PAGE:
• They also become attracted to highways where they can be struck by passing vehicles.
  • Use caution when encountering all wildlife and bison in particular. Bison are amazingly fast and quick!
  • Pets are permitted in the visitor center area and campground, as well as the Elk Mountain and Prairie Vista Nature Trails. Pets are not permitted in the backcountry, including areas near roadways and all other trails, to protect your pet and park wildlife.
  • Pets may not be left unattended and must be on a leash at all times. Be aware that ticks are common in high grass and may affect you, your pet, or both.
  • No matter the season, exercise caution and expect wildlife on the roads. Obey all speed limits. They are strictly enforced to protect you and park wildlife.
  • Vehicles and bicycles must be on the roadways at all times. Off-road driving or bicycle riding is prohibited.
  • During winter icy roads, poor visibility, and changing wildlife patterns create hazardous driving conditions throughout the park. Bison often crowd along highways and are extremely difficult to see at night.
  • Accidents involving bison or other large wildlife have the potential to cause serious injuries to drivers and their passengers.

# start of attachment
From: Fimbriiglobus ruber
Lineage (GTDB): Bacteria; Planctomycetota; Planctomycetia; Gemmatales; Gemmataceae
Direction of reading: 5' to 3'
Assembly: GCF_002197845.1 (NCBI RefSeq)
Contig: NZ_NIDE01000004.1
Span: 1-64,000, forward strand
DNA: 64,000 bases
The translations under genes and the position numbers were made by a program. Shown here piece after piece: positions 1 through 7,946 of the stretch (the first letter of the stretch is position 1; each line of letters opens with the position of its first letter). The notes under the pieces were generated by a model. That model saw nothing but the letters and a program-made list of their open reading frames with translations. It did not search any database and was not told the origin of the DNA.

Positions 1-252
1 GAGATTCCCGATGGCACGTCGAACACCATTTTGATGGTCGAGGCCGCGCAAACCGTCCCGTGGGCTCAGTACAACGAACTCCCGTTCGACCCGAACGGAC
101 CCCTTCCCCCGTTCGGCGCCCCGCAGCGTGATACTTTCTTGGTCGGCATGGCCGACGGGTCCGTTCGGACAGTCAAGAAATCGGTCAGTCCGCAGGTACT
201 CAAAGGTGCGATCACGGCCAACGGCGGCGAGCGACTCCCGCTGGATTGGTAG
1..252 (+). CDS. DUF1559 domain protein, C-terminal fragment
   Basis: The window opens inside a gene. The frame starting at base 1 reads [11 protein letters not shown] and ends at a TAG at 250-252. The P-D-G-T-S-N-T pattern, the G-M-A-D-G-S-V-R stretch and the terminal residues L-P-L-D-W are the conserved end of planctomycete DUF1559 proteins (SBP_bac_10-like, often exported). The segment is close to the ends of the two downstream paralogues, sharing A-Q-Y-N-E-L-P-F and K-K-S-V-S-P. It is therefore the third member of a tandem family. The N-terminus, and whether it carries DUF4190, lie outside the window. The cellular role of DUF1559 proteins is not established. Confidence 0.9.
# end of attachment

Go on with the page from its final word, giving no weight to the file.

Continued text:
Wind Cave National Park Ticket Prices

Entrance Fees

  • There are no fees to drive through or hike in the park. Enjoy!

Cave Tour Fees:

  • Tickets for most cave tours are sold on a first-come, first-served basis. Reservations are accepted for schools or large groups, the Historic Candlelight Tour (recommended), and the Wild Cave Tour (required). Groups need to make arrangements several weeks in advance.


  • Garden of Eden Cave Tour: $10.00 for adults 17 and older, $5.00 for children 6-16, children 5 and under are free, $5.00 for holders of the Golden Age (Senior)/Access Passports.
  • Natural Entrance Cave Tour: $12.00 for adults 17 and older, $6.00 for children 6-16, children 5 and under are free, $6.00 for holders of the Golden Age (Senior)/Access Passports.